Christ spoke about us this way because we are really very similar to sheep, which are very helpless animals. They need a sheepherder to constantly lead them to water and to pasture. Sometimes they wander far away from the flock and get lost. They can’t defend themselves. They can’t quite seem to make it on their own and are reliant on the shepherd for so many aspects of their existence. This doesn’t present a very flattering picture of how we are, but nonetheless, when we rely only on ourselves we are really very similar to sheep—helpless in many everyday matters and sometimes just plain stupid in some of the things that we do. We are constantly getting lost in the matters of this world and our earthly shepherds, who are acting in the name of the Supreme Shepherd, lead us back on the right road time and time again—just like sheep.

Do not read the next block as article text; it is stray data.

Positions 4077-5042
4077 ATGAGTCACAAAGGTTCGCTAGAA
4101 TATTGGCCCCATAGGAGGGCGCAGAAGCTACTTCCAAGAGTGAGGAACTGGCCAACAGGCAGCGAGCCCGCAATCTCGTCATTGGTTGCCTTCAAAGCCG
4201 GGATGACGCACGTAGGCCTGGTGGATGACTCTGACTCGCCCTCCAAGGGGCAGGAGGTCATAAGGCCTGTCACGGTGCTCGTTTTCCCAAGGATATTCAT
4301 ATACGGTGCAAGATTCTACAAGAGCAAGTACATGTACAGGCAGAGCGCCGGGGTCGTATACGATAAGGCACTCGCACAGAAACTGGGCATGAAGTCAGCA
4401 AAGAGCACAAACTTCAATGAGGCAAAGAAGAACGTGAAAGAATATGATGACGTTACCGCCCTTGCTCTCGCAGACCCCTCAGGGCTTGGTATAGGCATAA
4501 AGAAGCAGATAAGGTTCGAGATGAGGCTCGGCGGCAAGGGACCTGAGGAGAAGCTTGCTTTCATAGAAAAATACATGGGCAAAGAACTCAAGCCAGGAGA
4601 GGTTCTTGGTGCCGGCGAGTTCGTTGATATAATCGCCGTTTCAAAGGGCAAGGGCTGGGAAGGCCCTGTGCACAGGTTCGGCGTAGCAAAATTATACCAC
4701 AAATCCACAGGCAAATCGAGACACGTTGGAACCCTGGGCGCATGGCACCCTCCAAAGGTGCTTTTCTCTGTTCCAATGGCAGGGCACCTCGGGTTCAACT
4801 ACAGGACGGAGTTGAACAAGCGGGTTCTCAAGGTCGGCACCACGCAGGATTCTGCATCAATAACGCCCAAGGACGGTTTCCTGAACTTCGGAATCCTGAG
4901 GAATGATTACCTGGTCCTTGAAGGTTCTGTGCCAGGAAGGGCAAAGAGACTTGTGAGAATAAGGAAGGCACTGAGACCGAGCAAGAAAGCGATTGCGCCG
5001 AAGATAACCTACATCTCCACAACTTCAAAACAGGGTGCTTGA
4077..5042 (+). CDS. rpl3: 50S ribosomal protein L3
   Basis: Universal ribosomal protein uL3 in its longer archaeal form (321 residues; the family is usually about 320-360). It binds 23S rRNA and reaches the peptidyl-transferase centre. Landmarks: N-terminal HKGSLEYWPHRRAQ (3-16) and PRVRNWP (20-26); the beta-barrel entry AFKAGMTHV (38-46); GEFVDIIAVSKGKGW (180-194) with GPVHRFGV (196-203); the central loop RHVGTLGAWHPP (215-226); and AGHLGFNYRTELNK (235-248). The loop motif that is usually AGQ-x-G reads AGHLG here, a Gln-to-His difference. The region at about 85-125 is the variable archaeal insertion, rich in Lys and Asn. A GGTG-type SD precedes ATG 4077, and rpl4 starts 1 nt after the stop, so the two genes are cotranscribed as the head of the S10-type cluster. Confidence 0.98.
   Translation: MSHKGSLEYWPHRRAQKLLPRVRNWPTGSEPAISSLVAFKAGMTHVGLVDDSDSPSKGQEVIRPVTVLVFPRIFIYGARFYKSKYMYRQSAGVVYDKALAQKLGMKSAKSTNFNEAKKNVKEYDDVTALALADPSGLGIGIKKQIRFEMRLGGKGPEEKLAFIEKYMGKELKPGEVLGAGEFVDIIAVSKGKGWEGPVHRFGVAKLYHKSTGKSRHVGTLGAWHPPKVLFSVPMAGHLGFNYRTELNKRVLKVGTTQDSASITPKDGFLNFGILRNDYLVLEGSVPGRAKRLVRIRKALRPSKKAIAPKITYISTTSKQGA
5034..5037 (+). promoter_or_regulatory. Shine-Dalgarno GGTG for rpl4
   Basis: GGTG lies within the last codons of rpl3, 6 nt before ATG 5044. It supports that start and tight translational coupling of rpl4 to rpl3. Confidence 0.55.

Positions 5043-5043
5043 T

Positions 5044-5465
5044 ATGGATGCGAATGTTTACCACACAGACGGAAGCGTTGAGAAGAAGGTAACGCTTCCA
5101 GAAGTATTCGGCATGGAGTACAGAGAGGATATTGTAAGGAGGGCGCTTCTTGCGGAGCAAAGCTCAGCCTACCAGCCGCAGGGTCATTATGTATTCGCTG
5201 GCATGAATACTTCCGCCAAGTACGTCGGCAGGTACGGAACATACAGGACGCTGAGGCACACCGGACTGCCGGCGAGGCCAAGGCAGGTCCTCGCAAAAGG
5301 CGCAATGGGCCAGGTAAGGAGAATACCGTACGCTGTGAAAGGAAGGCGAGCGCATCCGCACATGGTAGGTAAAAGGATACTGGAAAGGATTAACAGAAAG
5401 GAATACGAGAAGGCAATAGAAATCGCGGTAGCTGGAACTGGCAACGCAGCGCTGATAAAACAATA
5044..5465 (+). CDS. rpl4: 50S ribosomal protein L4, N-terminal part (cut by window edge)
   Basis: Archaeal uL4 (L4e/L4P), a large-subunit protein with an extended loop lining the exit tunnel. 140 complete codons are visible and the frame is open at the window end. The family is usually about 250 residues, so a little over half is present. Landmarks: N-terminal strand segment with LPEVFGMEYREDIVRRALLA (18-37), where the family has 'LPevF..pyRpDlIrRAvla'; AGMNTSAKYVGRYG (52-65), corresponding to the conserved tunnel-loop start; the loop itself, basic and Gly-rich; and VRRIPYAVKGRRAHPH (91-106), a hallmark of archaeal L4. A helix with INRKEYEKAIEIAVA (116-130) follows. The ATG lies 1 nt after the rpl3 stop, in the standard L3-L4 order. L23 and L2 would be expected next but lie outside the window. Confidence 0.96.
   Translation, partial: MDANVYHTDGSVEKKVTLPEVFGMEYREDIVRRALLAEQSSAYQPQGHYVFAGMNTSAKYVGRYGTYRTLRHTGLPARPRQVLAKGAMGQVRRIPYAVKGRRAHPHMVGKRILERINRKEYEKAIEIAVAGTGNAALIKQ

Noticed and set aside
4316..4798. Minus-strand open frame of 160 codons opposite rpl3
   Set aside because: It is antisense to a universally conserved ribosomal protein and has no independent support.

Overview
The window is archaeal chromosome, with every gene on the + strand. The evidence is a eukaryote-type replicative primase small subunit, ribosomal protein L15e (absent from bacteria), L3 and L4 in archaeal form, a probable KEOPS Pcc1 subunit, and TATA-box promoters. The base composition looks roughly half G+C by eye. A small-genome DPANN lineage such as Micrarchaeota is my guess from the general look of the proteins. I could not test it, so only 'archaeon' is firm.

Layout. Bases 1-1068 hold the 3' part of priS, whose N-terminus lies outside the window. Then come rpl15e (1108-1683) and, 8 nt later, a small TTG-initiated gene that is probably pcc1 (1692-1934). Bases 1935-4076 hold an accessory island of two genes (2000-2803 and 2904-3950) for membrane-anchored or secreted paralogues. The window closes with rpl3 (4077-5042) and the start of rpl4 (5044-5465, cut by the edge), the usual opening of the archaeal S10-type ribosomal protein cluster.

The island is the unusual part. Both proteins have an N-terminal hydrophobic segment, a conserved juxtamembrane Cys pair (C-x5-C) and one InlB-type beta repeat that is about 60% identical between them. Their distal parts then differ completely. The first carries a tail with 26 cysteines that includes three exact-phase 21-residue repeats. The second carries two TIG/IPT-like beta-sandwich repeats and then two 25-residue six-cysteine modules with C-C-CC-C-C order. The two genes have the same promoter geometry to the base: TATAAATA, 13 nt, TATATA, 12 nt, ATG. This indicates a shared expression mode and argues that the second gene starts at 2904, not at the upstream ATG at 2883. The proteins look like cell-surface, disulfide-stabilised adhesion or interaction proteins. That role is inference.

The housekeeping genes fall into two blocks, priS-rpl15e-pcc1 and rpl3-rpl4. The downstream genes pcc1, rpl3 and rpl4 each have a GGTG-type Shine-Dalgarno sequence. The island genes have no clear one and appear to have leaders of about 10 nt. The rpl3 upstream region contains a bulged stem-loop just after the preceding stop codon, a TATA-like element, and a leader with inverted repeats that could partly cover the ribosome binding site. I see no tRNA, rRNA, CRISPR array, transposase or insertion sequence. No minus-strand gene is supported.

Christ remains the One True Shepherd of our souls, as both St. John and St. Peter wrote, but He knew that we would still need visible shepherds on this earth and that’s why He appointed other shepherds to act in His name, to take His place here on earth after He ascended to His Father in heaven. He left behind priests and bishops, who are called “pastors” from the Latin word for “shepherd.” And above all, He entrusted His sheep in a special way to the pope as His chief shepherd on earth.
There are those, however, who find themselves being led, not by the Good Shepherd and His appointed co-workers, but as St. John writes, by a “hired man,” who allows the wolf to ravage the flock and scatter the sheep, “for the hired man is not their shepherd and they are not his sheep.”3 The hired man is a false shepherd and the wolf that ravages the flock is the Devil.